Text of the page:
Festivals and Celebrations during Shraavan Mahino

Updated: Aug 25

#WhyDoWe


NAAGPANCHAMI


Many of us are scared of snakes. That makes sense, as many snakes are poisonous!


However, in a farming country like India, snakes are important for farmers as they keep rodents and other creatures away from the fields. In Gujarati, "Saap" is snake and "Naag" is a Cobra.


In the Hindu religion, Naag and Seshnaag are considered very important. It is believed that Brahma created Seshnaag, Shivji and wore it around his neck. Vishnuji rests on Seshnaag in the Ocean.


Naag Panchami is the day that we show our gratitude to these wonderful creatures. ⁠On this day farmers are grateful to snakes and cobras for protecting their farms. It is great that we have a special day for snakes, but I think that compassion towards all the creatures in this world should be our goal.


Do you know of Naag Panchami? How do you celebrate it?



RAANDHAN CHHUTH & SHITALAA SAATAM


Raandhan chhuth is the day before Shitalaa saatam, which some folks know as "TAADHI HIRI".


It is the day to prepare all the good food you wish to eat on the Saatam, such as Vadaa and more. If you follow this festival, this is the one day in the year folks give their "Chulo" (stove) a break and eat cold food. ⁠


We are a culture of showing gratitude towards all things that are part our day to day lives.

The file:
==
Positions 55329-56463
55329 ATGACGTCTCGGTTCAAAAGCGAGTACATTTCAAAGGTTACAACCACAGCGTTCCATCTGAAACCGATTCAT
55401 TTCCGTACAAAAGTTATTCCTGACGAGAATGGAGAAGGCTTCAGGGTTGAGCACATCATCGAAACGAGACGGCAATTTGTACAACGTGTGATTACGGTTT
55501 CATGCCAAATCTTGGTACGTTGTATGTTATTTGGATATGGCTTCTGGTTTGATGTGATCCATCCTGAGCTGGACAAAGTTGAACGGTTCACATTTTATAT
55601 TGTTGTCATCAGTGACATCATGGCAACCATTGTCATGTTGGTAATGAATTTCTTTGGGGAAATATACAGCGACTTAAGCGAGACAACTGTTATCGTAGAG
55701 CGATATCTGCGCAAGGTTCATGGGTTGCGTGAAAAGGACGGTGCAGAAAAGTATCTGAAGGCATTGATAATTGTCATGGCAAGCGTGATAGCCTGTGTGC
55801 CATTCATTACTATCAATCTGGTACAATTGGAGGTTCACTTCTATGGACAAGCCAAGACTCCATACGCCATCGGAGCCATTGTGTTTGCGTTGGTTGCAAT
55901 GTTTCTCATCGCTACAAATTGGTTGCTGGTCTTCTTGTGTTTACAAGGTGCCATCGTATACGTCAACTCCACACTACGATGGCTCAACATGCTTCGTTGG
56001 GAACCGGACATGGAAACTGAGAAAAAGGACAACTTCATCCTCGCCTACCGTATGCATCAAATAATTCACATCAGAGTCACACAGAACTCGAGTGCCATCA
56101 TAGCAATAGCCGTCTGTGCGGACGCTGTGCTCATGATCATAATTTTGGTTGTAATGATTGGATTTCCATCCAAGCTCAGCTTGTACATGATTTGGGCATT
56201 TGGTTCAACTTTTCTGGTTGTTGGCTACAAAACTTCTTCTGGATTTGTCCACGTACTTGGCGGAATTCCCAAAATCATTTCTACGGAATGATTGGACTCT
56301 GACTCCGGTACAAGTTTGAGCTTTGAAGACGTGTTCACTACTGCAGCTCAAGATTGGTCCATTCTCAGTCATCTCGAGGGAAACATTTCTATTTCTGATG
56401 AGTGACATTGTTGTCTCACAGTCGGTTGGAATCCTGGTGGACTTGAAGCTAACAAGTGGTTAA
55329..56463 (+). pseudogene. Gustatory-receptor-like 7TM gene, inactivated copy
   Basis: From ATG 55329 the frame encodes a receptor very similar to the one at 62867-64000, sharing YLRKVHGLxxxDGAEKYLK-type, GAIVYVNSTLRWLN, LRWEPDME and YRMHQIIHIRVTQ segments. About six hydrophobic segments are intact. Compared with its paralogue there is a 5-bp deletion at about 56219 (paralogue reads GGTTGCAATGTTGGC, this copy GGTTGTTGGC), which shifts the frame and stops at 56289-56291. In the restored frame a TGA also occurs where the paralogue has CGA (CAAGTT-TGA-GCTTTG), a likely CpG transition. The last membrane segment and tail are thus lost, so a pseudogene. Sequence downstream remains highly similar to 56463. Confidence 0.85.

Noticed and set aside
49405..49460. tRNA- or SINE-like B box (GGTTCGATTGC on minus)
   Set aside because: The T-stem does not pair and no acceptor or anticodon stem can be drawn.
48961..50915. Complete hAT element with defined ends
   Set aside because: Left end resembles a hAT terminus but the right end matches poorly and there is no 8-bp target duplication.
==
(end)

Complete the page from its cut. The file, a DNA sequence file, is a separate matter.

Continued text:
Stoves create fire every day so we can cook our food and eat delicious meals. On this day, we show gratitude towards these machines that make our lives better. Those who understand the value of all things (alive or not) that help make our lives better, invite calm and cool energy (Shital - cool).⁠


There is a tale associated with this festival, you can hear me share it on our Youtube channel.


Do you follow and practice 'Shitalaa saatam' or "taadhi seeri"? What do you do?



NORI NEM


On the ninth day of Shraavan is a day celebrated by many married women, especially mothers in some parts of Gujarat who choose to follow this "vrat".


I didn't actually know of this until I got married, as this was not very popular in Baroda side.


Many of you may know this as the day we eat vardoo (sprouted 9 beans -mung beans, alfalfa, lentils, chickpeas, and adzuki beans. fava, kidney, black, navy, and pinto beans), rotlaa, bor keriyaa (pickeled mangoes and veggies), raw onion, kachoo tel, milk and unminced/chopped marchoo.


Women who had difficulty conceiving or had children whose health was weak when they were babies, took "baadhaa"(promise to the gods) to feed other women rotlaa and vadoo on this auspicious day.